Similar to question 42, though here the recruiter would like to learn more about what others think of your professional side rather than your social side. Remember to stay positive, tell enthusiastically about your previous experiences and the good relationships you had with colleagues (if applicable of course!). Your previous colleagues` views need to match with what you earlier told the recruiter regarding your strong points - try to avoid your weaknesses obviously. A possible good way to end the answer would be to say "I`m still in touch with my previous colleagues and the boss was even open to a prolonged stay on my side - I however preferred to seek a larger elsewhere".
The recruiter wants to hear about your specific contribution - so don`t just mention the results of your entire team or division. For example: "I wrote a recommendation about how to achieve x within our company. This was approved by my division-leader and is currently being implemented, leading to a increase in efficiency by x%."
Don`t be negative about your previous performance! You can for example say: "It`s always easier to look back and find room for improvement. I learned a lot at my previous job and gained more experience, which would definitely be beneficial at your company for example. However I cannot think of anything major that I could have done better." If you really need to mention an example, you can always blame external factors beyond your control; e.g. "I was responsible for organizing a conference for 200 people, which got cancelled the day before. A very unfortunate event in my previous job, though I guess it was beyond my control".
The recruiter is trying to find out more about your weaknesses. Again, don`t be too open about your weaknesses. You can either turn a strength into a weakness, or talk about a weakness which would be irrelevant for the company (see question 3).
Such hypothetical questions try to trap you into judging situations on the spot. Try to stick to a mere rational and methodological course of action, for example "I would try to analyze exactly what the problem is, why is my friend not living up to expectations? I need to be careful not to lose the trust of my boss, but I also do not want to withhold my friend essential information relating to his career. I would analyze several solutions, maybe I could even see if I can help/train/complement my friend with his apparent deficiency. After reviewing all possible solutions, I would need to select the best course of action." Remember that you often cannot give your interview a definite answer, since the question is hypothetical and you don`t have all the facts on the table!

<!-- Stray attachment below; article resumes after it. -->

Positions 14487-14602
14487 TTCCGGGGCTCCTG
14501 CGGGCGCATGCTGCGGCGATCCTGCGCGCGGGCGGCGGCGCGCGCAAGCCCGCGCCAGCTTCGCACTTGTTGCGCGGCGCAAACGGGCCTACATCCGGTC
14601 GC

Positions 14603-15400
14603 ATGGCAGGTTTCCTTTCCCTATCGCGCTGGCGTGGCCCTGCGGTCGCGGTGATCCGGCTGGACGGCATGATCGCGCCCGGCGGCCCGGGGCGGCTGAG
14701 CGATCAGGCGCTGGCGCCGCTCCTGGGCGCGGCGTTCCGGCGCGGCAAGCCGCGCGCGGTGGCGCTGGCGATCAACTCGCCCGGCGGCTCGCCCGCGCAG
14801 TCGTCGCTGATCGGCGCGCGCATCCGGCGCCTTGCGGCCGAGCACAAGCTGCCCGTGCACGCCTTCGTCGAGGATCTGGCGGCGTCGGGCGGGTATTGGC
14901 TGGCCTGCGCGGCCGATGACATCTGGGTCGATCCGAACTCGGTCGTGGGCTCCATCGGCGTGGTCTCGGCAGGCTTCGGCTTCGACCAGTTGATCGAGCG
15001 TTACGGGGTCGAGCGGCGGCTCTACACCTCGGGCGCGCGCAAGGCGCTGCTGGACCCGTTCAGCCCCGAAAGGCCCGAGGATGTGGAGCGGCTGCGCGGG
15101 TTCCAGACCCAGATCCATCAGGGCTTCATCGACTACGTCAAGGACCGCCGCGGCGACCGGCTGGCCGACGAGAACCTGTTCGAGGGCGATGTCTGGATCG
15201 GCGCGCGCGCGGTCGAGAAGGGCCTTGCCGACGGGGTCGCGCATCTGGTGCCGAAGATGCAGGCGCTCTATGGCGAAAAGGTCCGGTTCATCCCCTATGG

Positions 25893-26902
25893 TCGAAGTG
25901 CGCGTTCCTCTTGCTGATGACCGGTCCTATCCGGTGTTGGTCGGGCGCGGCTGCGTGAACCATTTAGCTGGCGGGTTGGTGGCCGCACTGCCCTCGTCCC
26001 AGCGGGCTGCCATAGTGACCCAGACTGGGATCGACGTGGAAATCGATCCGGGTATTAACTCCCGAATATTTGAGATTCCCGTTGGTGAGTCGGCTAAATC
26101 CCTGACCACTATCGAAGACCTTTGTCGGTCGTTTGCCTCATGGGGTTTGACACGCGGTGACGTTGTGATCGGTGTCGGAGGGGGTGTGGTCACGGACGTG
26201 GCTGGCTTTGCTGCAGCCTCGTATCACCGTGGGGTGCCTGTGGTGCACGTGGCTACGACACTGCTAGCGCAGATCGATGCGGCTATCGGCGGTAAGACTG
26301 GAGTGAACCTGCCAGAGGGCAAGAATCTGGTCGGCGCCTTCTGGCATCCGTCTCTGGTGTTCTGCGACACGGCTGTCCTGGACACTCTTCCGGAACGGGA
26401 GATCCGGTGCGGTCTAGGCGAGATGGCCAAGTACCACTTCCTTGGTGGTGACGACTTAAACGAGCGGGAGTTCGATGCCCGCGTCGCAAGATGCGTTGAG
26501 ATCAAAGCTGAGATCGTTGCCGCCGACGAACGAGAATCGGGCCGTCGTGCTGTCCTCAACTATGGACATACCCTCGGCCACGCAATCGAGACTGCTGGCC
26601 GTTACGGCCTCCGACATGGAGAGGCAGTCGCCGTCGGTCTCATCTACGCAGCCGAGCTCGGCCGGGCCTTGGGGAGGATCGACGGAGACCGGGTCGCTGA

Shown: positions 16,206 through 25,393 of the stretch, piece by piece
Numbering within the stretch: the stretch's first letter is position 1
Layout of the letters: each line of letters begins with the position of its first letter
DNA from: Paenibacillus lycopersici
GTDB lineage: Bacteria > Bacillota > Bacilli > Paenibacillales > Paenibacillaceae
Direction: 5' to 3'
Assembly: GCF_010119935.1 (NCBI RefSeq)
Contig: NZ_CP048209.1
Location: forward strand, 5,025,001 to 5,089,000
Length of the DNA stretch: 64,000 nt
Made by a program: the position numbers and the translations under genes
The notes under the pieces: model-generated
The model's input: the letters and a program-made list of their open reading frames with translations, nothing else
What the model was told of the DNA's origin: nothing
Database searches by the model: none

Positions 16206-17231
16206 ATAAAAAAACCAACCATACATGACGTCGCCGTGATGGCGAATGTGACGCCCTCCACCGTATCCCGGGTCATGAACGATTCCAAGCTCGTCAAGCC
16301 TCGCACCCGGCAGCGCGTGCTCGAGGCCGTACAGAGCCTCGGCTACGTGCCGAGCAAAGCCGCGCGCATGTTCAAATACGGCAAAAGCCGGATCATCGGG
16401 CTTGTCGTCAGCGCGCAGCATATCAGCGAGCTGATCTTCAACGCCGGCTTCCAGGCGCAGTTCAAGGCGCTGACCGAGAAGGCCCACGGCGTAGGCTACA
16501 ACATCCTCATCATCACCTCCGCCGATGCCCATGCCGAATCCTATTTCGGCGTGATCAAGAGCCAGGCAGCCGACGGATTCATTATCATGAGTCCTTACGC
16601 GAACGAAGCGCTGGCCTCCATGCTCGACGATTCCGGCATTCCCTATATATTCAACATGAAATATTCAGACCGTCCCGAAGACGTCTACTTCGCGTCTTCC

You weren`t expecting such a question right? They are intended to catch you off-guard! How many people can tell a joke on the spot, especially during a stressful interview...? Not many probably.. It`s difficult to prepare for such questions since they can vary so much. Best is to know that such questions do appear in interviews, and to react lightly and with humor to it. Don`t worry about it, the recruiter probably wouldn`t be able to tell a joke on the spot either!
This question is intended to gauge your creativity! It doesn`t matter what you say exactly here, just try to be humorous and come up with something the recruiter hasn`t heard before!

Visioning for Consultants

At the start of the year I took a new approach to planning that has changed my life.
I was sitting in the Japan Airlines Business Class lounge at the Tokyo/Narita airport waiting for my flight home.
At the start of the year I took a new approach to planning that has changed my life.
Looking out over the tarmac, watching planes coming and going, shooting back a few rice cracker snacks and sipping an ice cold Asahi beer…I thought it was a good time to reflect on the previous year and what I wanted to accomplish during the next 12 months.
I grabbed my bag and pulled out a new planning sheet that a friend of mine had sent me a couple of days earlier.

Getting Focused

Each year, like so many, I set out to plan my resolutions and what I want to accomplish for the coming year. This year however, I did two things that I hadn’t done before…and the results surprised me.
I used that new planning sheet and made sure to look at what I had written every day.
So there I was, sitting in the lounge filling in the sheet.
I wrote about my biggest successes, both in business and personally for the previous year. My biggest disappointments and what I wanted to accomplish going forward.

The Secret Step

When I got back home I put this sheet beside the whiteboard in my office.  This might not sound like a big deal, but having it in plain sight is crucial.
I look at it every day. I review it. It gives me a lot to think about. It keeps me in check. Each time I see it, I ask myself, “Am I doing what I need to do to reach my goals?”
Four months after filling in the planning sheet and I have already achieved 2 of the 6 major goals I had for the year. And I’m almost finished a third.
These are big accomplishments. I don’t know if I’ve ever come out of the gate so focused and have managed to complete so much in such a short period of time.

It’s Never Too Late

If you haven’t taken the time to write out what your goals are, do so now. You don’t need to wait for next year. It’s never too late.
If you’ve written them down, but they are hidden away in some drawer or on a bookshelf, get them out and put them up where you can see them each and every day.
This visioning thing is so powerful. It is unfortunate people that want to become successful consultants often laugh off the idea of visioning. Or they say “I have a plan, it’s all in my head.” That won’t cut it…
You need to write all of this down and put it up somewhere you can see it every day.
Give it a try, I think you’ll be pleasantly surprised.

Want a copy of the planning sheet?